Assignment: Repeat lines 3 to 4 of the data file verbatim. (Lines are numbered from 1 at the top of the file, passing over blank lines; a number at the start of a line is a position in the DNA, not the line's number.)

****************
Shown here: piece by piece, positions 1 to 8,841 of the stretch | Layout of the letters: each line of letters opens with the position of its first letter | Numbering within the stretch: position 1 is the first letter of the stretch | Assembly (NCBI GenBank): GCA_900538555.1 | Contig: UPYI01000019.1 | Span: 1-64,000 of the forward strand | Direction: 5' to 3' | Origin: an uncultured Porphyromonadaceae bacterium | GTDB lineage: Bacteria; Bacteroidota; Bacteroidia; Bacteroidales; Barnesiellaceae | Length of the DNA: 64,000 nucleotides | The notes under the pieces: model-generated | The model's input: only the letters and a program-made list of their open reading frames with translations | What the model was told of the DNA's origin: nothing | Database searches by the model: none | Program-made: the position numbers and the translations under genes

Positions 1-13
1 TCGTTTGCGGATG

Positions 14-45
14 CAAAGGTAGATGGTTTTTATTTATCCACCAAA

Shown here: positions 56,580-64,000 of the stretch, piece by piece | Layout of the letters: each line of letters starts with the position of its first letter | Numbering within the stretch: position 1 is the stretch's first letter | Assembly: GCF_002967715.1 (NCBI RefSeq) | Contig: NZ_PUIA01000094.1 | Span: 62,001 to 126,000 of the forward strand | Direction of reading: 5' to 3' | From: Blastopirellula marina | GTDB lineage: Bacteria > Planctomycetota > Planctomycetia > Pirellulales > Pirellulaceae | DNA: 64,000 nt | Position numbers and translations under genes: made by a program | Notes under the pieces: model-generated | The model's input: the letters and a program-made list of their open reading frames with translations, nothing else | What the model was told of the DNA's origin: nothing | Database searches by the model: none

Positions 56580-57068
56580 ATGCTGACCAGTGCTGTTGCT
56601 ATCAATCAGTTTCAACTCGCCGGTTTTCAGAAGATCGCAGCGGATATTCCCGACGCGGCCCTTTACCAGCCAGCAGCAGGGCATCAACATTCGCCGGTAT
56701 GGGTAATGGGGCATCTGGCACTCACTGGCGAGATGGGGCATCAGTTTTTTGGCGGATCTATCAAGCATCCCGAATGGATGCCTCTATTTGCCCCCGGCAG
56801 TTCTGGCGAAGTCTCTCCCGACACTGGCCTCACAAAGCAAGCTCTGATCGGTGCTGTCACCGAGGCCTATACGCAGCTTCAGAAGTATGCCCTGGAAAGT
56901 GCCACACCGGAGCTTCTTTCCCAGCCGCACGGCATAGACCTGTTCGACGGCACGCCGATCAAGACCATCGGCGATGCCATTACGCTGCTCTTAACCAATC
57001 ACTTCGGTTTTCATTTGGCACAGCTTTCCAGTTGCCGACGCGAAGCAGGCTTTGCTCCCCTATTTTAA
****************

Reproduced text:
1 TCGTTTGCGGATG

Positions 14-45